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Est. April 5, 2002
November 09, 2017 - Issue 717

2017 NJ and VA Governor Elections
Bellwethers for 2018 Mid-Terms
Public Education

"New Jersey and Virginia were the first proxies in
this battle royal to prevent the corporate Cartel
from the mass privatization of public-sector
institutions.  However, a closer analysis of the
aforementioned victories reveals remaining problems
of political decision making and organizing that
Democrats must address in these states if they
are to have success in the future."

The results are in. The Democrats have swept the 2017 gubernatorial elections in New Jersey and Virginia, much needed victories to push back against the Trump takeover of the national government and twenty-six governorships and state legislatures. New Jersey and Virginia were the first proxies in this battle royal to prevent the corporate Cartel from the mass privatization of public-sector institutions. However, a closer analysis of the aforementioned victories reveals remaining problems of political decision making and organizing that Democrats must address in these states if they are to have success in the future.

In New Jersey, Phil Murphy, the Democratic standard bearer, soundly defeated Lt. Gov. Kim Guadagno, his Republican opponent, by thirteen points (56 percent to 43 percent). Guadagno was crippled by having served under departing Gov. Chris Christie whose bombastic personality, political scandals, and close ties to President Trump caused his approval numbers to tumble to fourteen percent, the lowest in history for a governor leaving office. But an interesting sideshow of the election season was the New Jersey Education Association’s (NJEA) targeting of State Sen. Steve Sweeney (D), the powerful President of the New Jersey State Senate, for defeat, while endorsing and funding a Republican challenger, Fran Grenier, a Trump-supporter. Although NJEA had endorsed and contributed to Sweeney’s campaign in all his previous elections, the union was angered by his refusal to support a constitutional amendment that would have required the state to fully fund teacher pensions which are currently running a deficit.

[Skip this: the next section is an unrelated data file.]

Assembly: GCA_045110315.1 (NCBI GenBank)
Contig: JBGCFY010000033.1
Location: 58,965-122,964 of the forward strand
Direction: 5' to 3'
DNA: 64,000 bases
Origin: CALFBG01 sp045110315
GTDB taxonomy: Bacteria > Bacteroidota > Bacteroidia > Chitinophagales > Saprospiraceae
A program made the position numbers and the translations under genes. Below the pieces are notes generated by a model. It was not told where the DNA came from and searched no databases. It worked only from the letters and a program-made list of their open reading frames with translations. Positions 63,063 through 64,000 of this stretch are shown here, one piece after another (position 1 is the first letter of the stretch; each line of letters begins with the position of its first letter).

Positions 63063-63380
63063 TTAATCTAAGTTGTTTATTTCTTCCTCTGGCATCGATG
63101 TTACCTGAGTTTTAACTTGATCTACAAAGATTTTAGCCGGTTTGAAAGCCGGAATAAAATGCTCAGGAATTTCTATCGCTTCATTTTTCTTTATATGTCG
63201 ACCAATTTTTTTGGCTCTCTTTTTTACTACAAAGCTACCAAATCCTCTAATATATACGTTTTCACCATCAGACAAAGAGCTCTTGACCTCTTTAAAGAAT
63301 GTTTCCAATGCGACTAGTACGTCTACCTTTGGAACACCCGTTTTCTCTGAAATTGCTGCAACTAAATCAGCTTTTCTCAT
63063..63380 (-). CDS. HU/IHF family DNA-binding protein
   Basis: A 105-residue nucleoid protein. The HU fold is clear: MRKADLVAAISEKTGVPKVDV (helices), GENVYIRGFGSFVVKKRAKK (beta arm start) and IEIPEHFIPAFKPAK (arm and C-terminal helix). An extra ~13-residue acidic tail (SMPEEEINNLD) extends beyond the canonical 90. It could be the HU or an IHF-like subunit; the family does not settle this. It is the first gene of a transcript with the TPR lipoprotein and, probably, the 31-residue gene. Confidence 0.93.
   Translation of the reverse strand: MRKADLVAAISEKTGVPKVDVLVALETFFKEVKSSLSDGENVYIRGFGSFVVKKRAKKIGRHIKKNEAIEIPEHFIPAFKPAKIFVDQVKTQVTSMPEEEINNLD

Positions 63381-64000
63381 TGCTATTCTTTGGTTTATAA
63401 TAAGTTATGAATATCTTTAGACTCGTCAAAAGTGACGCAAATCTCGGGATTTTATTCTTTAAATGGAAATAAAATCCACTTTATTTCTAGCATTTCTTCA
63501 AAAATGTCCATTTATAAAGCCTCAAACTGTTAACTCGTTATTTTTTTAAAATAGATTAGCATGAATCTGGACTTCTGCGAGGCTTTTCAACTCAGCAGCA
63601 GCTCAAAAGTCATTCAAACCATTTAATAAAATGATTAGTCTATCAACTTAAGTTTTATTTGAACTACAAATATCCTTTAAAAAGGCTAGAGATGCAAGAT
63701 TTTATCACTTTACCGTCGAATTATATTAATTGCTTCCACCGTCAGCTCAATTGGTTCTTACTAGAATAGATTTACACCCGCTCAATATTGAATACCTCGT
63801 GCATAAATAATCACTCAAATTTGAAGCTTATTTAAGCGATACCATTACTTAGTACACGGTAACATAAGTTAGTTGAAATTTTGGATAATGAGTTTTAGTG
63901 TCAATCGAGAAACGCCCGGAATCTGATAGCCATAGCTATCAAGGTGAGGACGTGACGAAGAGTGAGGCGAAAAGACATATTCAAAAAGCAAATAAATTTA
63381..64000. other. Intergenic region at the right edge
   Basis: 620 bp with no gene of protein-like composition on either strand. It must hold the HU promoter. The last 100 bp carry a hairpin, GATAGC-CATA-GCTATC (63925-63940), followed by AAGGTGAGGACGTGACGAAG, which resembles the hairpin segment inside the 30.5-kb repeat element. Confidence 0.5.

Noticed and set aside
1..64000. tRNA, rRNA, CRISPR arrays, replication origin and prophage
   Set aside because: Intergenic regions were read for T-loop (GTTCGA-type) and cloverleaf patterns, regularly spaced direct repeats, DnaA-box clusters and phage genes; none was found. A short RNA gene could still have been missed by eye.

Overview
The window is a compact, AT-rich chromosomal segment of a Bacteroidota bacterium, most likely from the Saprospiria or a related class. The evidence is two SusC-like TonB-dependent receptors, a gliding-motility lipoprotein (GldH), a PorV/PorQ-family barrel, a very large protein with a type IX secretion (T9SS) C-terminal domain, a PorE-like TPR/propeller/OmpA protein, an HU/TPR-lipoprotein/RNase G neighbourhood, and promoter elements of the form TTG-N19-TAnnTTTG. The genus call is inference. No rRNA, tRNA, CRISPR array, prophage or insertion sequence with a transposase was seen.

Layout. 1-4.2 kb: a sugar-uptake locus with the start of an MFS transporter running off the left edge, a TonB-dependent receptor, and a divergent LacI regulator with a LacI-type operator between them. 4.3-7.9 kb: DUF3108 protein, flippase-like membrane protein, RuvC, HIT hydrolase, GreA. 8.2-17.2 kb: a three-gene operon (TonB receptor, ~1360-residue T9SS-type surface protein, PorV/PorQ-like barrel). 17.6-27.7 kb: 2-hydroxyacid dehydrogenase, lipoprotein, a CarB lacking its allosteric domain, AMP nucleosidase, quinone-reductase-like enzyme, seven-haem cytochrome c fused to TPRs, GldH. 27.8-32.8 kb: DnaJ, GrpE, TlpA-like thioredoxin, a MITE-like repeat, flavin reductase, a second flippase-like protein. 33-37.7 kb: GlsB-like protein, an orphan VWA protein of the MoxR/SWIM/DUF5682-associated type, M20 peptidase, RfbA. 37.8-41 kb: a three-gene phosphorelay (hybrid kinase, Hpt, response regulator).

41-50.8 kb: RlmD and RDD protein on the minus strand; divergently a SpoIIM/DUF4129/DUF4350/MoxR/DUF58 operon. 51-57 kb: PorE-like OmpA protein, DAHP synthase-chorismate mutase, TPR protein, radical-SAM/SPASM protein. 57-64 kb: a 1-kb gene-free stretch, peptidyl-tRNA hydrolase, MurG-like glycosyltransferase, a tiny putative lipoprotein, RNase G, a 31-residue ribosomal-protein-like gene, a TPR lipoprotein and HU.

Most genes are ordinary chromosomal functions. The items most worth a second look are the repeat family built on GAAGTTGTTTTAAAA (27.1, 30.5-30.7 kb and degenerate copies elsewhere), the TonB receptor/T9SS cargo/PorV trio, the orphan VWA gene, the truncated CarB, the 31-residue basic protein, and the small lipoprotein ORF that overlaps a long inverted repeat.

This state senate race turned out to be the most expensive in New Jersey’s history with NJEA spending approximately $5 million. But Sweeney was able to more than counter these expenditures with the backing of his political mentor, George Norcross, a multimillionaire businessman, who is the most powerful Democrat in the state, and “dark money” donations from the corporate Cartel. In addition, Democratic legislators gave Sweeney their total support. But the most curious aspect of this political episode was that the NJEA endorsed Phil Murphy for Governor, who also endorsed and campaigned with Sen. Sweeney during the final week of the campaign.

Additionally, Sweeny had the backing of the American Federation of Teachers (AFT) splitting the major education unions; the AFT President, Randi Weingarten, came to New Jersey to campaign with him. Likewise, forty percent of NJEA members who live in Sweeney’s South Jersey senate district voted for him, left that ballot line blank, or did not show up at the polls. But the coup de grace was Norcross’s standing get-out-the-vote (GOTV) army of thousands in South Jersey that ensured the victories of numerous State Assemblypersons, Senators, Mayors, County Freeholders, City Councilpersons, and the newly elected governor. His political might was on full display with Sweeney beating Grenier like a drum, fifty-nine percent to forty-one percent. In effect, although NJEA and its allies expended more money than ever in their failed overthrow of a King, they had no field troops to turn out the vote. TV ads, phone banks, mailings, and yard signs are not enough to win an election against a powerhouse.